Most of the hate mail I receive starts off with something heart-felt like, "Dear Gigantic Douchebag," followed by an inquiry as to which farm animals had copulated in order to conceive me and ending with a cleverly veiled threat such as, "I am going to stab you repeatedly in the neck and play Twister in your carnage."
Always preferring to take the high road, I typically respond by writing something conciliatory like, "Hey, Scum Slurping Assbag—I humped your mother while your father watched," and from there, we continue to discuss the issues (not).
However, every now and then, I get into an exchange with a disgruntled reader who, while quite angry, is also eloquent, thoughtful and even succeeds in putting me in my place without ad hominem attacks. Such a discourse happened recently when reader Jim Fabiszak responded to my column "The Purpose of Marriage."
In his email, Jim bemoaned the fact that I openly mocked his religion—Christianity. In closing, he wrote, "May I suggest bigotry begets bigotry? You have the power of the pen. Break the chain."
Now, I've been called a bigot plenty before, but it never bothered me, because, well, I know that I'm not one. Indeed, I have been squawking against prejudice for as long as I've known how to squawk, have always been on the side of civil rights and have gleefully used this column to attack those who aren't. This I was able to do guilt free, thanks to a sincerely held belief that it's not bigoted to mock the opinions of others (opinions are fair game); rather, it's bigoted to discriminate against people for reasons of race, gender, sexual preference—the sort of characteristics they have no control over—which is what I wrote to Jim in my follow-up letter.
"I'm not sure where you pull your definition of bigotry from," he responded. "However the accepted definition is, 'intolerance toward those who hold different opinions from oneself.'"
Gawd, I hate it when people out-dicktionary me. But, yes, to my dismay, it was true—after looking it up in several sources, the lexicographical consensus is that "bigotry" is not only an intolerance of things like race, gender and sexual orientation—but also of opinions. Here's a definition from Collins English Dictionary: "Bigot: a person who is intolerant of any ideas other than his or her own, esp on religion, politics, or race."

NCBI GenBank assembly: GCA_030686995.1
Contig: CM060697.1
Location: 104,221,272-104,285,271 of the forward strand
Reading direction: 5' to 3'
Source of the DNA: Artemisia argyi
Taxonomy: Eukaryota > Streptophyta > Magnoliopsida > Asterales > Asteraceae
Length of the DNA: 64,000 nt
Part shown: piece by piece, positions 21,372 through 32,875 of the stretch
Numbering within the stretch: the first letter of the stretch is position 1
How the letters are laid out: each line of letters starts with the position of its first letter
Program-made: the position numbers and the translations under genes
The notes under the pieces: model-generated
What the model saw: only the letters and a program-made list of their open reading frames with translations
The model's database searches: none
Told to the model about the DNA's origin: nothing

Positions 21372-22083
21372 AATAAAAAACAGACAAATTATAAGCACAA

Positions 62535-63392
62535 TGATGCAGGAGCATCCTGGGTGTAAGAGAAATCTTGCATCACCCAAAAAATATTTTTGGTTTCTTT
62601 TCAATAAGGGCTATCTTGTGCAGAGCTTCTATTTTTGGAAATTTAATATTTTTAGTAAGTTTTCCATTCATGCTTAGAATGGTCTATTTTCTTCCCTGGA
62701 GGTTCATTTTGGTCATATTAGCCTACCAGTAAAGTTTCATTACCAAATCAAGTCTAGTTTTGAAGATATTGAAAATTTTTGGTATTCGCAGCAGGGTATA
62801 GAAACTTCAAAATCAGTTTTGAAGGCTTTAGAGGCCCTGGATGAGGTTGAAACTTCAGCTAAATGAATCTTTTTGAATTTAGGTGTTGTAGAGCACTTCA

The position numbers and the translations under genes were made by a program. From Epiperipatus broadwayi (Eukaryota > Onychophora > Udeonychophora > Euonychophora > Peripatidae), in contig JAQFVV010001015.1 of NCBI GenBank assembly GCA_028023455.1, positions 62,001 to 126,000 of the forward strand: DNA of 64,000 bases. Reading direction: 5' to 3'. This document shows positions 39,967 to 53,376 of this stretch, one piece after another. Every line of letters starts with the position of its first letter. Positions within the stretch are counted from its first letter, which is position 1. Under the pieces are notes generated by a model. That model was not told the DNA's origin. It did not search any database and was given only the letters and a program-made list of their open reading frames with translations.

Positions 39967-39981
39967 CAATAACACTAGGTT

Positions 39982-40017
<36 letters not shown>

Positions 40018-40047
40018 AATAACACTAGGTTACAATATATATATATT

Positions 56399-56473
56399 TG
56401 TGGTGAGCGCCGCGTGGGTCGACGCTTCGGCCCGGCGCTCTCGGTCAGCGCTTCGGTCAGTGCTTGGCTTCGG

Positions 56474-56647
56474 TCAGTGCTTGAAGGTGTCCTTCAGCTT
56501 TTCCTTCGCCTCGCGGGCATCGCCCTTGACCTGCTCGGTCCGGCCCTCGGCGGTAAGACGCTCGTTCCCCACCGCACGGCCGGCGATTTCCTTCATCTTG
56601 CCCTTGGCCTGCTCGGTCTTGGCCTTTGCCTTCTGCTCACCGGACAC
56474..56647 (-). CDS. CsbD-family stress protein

When I read that, I thought, Wow! I guess I must really be a bigot after all, considering all the insulting, offensive, condescending missiles I've hurled at people merely because their opinions were
f?u?c?k?i?n?g? ?i?d?i?o?t?i?c? different than mine.
But then I thought: Hold on now. That's a terrible definition! You're a bigot if you criticize a religious zealot who wants creationism taught in public schools? You're a bigot if you cannot tolerate some warmongering politician whose answer to every foreign-policy problem is "invade" even though the only "invading" he ever did was a midnight panty raid with his frat brothers at Harvard?
By this definition, everybody on the planet—yes, Gandhi, Mandela and even effin' Mother Teresa—is a bigot. Every standup comic is a bigot. Every politician, every poet, every athlete, every construction worker, every Wall Street butt hump—any person who ever mocked somebody else's worldview, no matter how obtuse, is, by definition, a bigot.
You can't even be intolerant of bigotry without being a bigot. If I wrote a scathing article about what buffoons white supremacists are—how their message is preposterous, their fashion is boobish and their music is as aesthetically pleasing as the screech of a deaf-mute teenager who dropped her smartphone in the toilet—I would be every bit as bigoted as the white supremacists.
But, whatever. If that's what the word means, then fine, I'm a bigot. If saying out loud that Sean Hannity, Glenn Beck and Bill O'Reilly are hypocritical, dipshit blowhards makes me a bigot, then go ahead and sew a scarlet "B" on my lapel.
If I'm a bigot because I verbally lambasted some blue-haired, anti-marijuana busy bee who said that "cannabis is a scourge on society" as she puffed her Pall Mall, then brand a Circle B on my bovine ass.
If I'm a bigot because I openly laugh at right-wing politicians who try to explain how the female reproductive system works—then fine, I'll bunk with Hitler in Hater Hell.
If I'm a bigot because I write that Justin Bieber's belly button is an outtie and his penis is an innie, then sign me up for the KKK bake sale and charity drive.
If I'm a bigot because I think Phil Robertson of Duck Dynasty is a blithering nincompoop for his medieval, anti-gay comments, then call up CityBeat and try to have me fired.
If I'm a bigot because I think that those who tried to have Robertson fired for his comments are equally nincompoopish, then call up Homeland Security and get me on the No Fly list.
If I'm a bigot because I write that a person who believes in an invisible man in the sky who listens to our prayers, sends angels to watch over us and takes a keen interest in our football games is unfit to be a city council member, much less governor or president, then, by all means, write me a letter and tell me what a bigot I am. It don't bother me none. I'd rather be a bigot and call people out on their horseshit than clueless and quiet, never saying a bad word about anyone.
Write to email@example.com and firstname.lastname@example.org. Edwin Decker blogs at www.edwindecker.com. Follow him on Twitter @edwindecker or find him on Facebook.
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